A 33-year-old Manteca man was arrested Wednesday on a 20-count federal grand jury indictment for allegedly embezzling nearly $1 million from a Stockton corporation.
Chris Barna, 33, was charged with misappropriating funds from his employer, M&C Association Management Services, Inc., according to United States Attorney Benjamin B. Wagner.
The case is the product of an investigation by the Federal Bureau of Investigation. Assistant U.S. Attorney S. Robert Tice-Raskin is serving as prosecutor in the court proceedings against Barna.
Barna was the controller for M&C which provided association management and developer services to community associations throughout Northern California. According to the court’s release, he was responsible for the corporation’s account and collection departments.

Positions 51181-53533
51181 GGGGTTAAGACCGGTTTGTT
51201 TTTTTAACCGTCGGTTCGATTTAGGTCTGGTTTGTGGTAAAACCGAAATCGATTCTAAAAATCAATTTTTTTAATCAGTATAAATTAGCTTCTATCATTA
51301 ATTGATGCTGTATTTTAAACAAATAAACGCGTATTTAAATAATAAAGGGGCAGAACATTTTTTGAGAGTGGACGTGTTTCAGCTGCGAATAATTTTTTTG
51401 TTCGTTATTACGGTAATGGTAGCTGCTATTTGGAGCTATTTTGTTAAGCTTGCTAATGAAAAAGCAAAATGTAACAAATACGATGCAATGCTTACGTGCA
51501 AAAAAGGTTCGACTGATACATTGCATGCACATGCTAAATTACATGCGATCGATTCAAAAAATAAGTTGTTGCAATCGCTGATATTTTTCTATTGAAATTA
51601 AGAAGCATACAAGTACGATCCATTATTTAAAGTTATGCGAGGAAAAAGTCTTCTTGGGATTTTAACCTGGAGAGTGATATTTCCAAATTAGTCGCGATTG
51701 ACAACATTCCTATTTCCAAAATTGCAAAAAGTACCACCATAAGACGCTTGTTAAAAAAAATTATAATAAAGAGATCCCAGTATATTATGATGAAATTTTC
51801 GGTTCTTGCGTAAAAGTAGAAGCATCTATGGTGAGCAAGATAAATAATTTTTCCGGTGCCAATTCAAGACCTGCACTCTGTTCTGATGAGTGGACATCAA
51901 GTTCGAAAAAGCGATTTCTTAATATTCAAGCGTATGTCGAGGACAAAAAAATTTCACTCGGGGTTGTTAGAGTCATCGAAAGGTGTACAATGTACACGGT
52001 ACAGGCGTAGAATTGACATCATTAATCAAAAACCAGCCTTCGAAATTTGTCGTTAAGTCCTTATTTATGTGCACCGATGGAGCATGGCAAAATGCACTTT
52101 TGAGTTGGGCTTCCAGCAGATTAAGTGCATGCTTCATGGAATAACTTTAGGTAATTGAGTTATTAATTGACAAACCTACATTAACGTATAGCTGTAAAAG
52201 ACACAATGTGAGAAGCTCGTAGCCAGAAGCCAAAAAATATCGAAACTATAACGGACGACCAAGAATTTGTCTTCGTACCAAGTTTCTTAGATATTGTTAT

The indictment alleges that from April 2008 until May of 2011, Barna misappropriated some 342 checks that were payable to his employer, its parent company and from third parties or payable to third practices from M&C.
Barna allegedly forged false endorsements of the payees on certain checks and endorsed “deposit only,” or similarly. He deposited these checks into various bank accounts that he controlled at Wells Fargo Bank even though the checks were not his rightful property, the release states.
It was stipulated that he had no authority to negotiate the checks and that he had no right to the proceeds of the checks. Barna then manipulated financial records at M&C to conceal the fraud, according to the indictment. Barna had reportedly used proceeds of the fraud to pay for a series of his own personal obligations and expenses.
At his initial court appearance, U.S. Magistrate Judge Kendall J. Newman released Barna on a $200,000 bond and ordered him to appear for a status conference on January 14 before United States District Judge William B. Shubb.
If convicted, Barna faces a maximum statutory penalty of 30 years in prison and a $1 million fine for each of the 20 counts against him. Any sentence, however, would be determined at the discretion of the court after consideration of any applicable statutory factors and the Federal Sentencing Guidelines, which take into account a number of variable.